I work on a backend part of Schibsted Publishing Platform – Creation Suite, which is content management system for a number of different newspapers. It contains tools and functions that help journalists to do their job.
The system consists of several dozen microservices, communicating asynchronously with the use of AWS. Yes, we have these diagrams full of rectangles and a web of arrows connecting them. On the occasion of some refactoring, I decided to make an inventory of the basic concepts (not so new but still worth of having it in mind) in the context of messaging and our architecture. And because I believe that semantics and intentions are equally important, I will focus here on role models, making only loose inclusions that refer to the system in which I work.
What’s the Messaging System? Messaging, in general, is asynchronous communication with reliable delivery using data called Messages through Message Channels (aka Queues). Messaging System manages and coordinates sending and receiving messages. It allows for remote communication, integration between applications of different platforms and languages and acts as a mediator in between them. In that way applications are loosely coupled and connected to the system but not to each other. The system can then involve resources to provide high-availability, load balance etc. Such middleware comes with obvious benefits but also with challenges.
Message is a wrapper for data to be transferred between applications. It consists of two basic parts:
- Header – information to describe the data (that can be used by a messaging system itself)
- Body – the real data transmitted as-is
Document Message is used, as the name suggests, for document transfer – data structures – between applications. One can imagine that the communication channel will be dedicated to a particular type of document which is reminiscent of the Datatype Channel though it can be transferred through Point-to-Point and Publish-Subscribe either. What matters is WHAT we send, and so the format of the document.
– The thing that we have to take into account in our publishing system is the version of article format.
Command Message is a message used to asynchronously call specific functionality of another application. It is a regular message and can be of any format, but it is important that it can indicate to the receiver what job it should do (old good Command pattern is bowing here).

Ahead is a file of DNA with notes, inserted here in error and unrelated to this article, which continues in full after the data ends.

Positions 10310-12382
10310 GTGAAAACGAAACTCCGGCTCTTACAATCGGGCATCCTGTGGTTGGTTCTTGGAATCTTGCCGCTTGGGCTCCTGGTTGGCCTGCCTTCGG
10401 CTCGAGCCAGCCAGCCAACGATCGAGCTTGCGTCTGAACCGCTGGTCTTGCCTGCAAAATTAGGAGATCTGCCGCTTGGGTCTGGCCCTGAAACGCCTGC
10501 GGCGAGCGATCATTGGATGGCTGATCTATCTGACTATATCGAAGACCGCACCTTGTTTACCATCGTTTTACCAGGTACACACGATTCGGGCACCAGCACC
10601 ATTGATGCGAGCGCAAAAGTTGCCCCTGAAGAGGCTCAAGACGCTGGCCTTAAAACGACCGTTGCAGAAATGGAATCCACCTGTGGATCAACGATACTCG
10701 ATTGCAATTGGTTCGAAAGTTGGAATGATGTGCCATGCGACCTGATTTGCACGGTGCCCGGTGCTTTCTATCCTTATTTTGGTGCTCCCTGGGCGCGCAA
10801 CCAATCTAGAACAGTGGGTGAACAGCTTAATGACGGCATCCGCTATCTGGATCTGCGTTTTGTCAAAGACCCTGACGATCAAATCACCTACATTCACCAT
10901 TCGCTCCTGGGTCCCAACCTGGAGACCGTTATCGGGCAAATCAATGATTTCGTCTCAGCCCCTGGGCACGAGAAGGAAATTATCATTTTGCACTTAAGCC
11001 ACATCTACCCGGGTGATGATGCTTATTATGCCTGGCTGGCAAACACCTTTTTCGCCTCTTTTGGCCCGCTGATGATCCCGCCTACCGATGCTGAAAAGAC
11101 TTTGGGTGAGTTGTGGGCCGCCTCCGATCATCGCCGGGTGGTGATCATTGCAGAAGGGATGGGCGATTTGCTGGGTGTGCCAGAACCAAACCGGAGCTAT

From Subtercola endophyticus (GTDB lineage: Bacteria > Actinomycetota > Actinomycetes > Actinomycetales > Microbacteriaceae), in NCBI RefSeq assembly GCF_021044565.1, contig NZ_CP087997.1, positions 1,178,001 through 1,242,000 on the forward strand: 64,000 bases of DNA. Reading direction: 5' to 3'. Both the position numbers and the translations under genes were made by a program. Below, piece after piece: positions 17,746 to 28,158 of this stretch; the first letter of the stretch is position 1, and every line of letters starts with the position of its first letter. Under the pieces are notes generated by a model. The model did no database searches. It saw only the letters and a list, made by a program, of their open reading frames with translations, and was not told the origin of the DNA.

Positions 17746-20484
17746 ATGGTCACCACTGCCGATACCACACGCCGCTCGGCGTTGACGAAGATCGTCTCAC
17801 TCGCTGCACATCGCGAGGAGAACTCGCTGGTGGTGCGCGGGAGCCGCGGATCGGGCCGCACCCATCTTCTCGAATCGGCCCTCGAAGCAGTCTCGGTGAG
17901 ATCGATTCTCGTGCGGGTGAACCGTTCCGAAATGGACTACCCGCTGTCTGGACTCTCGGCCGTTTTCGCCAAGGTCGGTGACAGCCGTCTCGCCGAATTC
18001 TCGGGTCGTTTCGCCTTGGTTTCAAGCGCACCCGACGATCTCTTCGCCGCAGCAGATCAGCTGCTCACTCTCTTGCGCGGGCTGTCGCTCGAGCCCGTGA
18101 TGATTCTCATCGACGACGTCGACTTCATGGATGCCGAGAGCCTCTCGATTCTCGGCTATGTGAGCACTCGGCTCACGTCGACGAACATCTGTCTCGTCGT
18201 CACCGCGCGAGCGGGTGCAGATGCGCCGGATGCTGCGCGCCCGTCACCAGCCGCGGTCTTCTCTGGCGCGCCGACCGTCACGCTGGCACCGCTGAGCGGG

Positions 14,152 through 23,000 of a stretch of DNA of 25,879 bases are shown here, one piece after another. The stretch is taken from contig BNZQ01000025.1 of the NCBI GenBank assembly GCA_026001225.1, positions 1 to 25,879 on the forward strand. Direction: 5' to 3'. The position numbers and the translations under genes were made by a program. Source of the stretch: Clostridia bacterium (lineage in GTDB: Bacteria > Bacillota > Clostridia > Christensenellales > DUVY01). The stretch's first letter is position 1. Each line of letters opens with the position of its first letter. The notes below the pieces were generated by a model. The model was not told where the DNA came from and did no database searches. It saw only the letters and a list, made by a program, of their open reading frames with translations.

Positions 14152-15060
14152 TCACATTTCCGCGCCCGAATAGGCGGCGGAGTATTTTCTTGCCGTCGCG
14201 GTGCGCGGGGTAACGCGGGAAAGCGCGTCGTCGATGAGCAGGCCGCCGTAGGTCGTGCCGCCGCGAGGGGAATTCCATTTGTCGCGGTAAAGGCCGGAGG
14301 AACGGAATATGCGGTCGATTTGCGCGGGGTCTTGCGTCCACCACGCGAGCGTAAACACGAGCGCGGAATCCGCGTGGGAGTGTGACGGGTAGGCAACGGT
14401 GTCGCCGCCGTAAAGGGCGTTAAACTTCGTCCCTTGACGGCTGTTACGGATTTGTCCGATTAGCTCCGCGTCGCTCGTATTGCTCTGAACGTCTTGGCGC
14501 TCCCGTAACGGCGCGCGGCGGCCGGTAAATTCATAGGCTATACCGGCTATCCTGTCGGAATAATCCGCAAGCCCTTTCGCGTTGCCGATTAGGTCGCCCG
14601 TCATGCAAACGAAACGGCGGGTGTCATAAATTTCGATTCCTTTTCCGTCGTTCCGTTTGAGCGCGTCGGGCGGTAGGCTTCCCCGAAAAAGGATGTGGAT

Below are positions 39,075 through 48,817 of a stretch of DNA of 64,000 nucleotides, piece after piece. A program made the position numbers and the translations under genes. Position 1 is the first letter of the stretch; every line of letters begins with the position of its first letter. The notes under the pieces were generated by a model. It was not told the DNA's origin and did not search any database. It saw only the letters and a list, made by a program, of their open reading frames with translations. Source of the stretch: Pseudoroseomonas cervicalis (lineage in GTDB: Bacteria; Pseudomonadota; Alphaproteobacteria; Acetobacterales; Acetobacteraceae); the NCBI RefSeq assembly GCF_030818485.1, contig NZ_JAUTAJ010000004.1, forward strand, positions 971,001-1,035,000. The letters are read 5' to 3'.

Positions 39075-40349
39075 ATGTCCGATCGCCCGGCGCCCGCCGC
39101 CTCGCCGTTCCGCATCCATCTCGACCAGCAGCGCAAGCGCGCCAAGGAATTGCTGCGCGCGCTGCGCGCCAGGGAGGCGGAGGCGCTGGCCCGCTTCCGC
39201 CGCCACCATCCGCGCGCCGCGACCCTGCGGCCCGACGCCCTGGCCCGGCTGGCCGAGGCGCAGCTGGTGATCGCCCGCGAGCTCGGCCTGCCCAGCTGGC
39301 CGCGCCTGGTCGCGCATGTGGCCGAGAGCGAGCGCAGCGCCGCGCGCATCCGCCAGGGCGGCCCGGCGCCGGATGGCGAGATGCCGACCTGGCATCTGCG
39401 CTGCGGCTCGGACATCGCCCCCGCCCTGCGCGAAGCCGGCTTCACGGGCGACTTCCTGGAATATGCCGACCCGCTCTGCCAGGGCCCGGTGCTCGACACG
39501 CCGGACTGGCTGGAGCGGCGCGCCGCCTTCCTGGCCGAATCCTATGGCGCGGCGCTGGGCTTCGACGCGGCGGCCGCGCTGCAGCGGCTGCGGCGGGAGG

The most important thing is to have the target action in mind, the one that you want to call and the actual execution of it. Well, that should have a semantic reflection in the name of the command having a verb or a verb phrase. These intentions are very important: WHAT is to be done by WHO.
The receiver will most often be identified by a Point-To-Point Channel – combination typical of messaging for a situation where a message should be consumed and executed only once.
– At CMS, it’s easy to imagine commands as actions triggered by UI users. However, when it comes to messaging, we rarely use it even though there is room for them. An example can be commands sent for reindexation purposes or for some enrichments, etc.
Event Message is used to communicate the occurrence of changes in the system, with the knowledge that other parts or external subscribers may be interested in these changes. Such a message should carry information about WHAT happened and WHERE (the subject of changes). Thus, correctly named Event will be in the past tense. Timing, so WHEN a change has occurred, is also more important here than the content itself, unlike Document Message.
We have two models available here:
- push – on the state change occurrence, the new state with the message’s content is sent; it’s easy to guess that it’s a kind of Event and Document Message composition
- pull – we only send the minimum amount of information, either sufficient or on the basis of which message receiver can request the details
Event Message is usually broadcast via a Publish-Subscribe Channel and subscribers might be interested only in a certain type of Events, even if different ones travel through same channel.
– In our system, the choice fell on the push model. Usually, we send out Events informing about the change of the state of an article, or its component, together with a Document representing its current version.
Message Channel is a virtual pipe that connects a sender to a receiver in the Messaging System. However, that’s you who is to determine how your applications will communicate and then create the proper channels. Eventually, they end up as logical addresses in the Messaging System. The challenge is to identify what channel you need and what for. Messaging is not a system that application can use to randomly throw information to. Still, one application that is sending a message may not know which others will receive it. But that’s the channel, created for a specific purpose, aimed to support certain type of messages, so that the receiver can be assured that there’s data that he is interested in. So, here’s about the naming again – it is important to name the channel respectively to the messages it drives.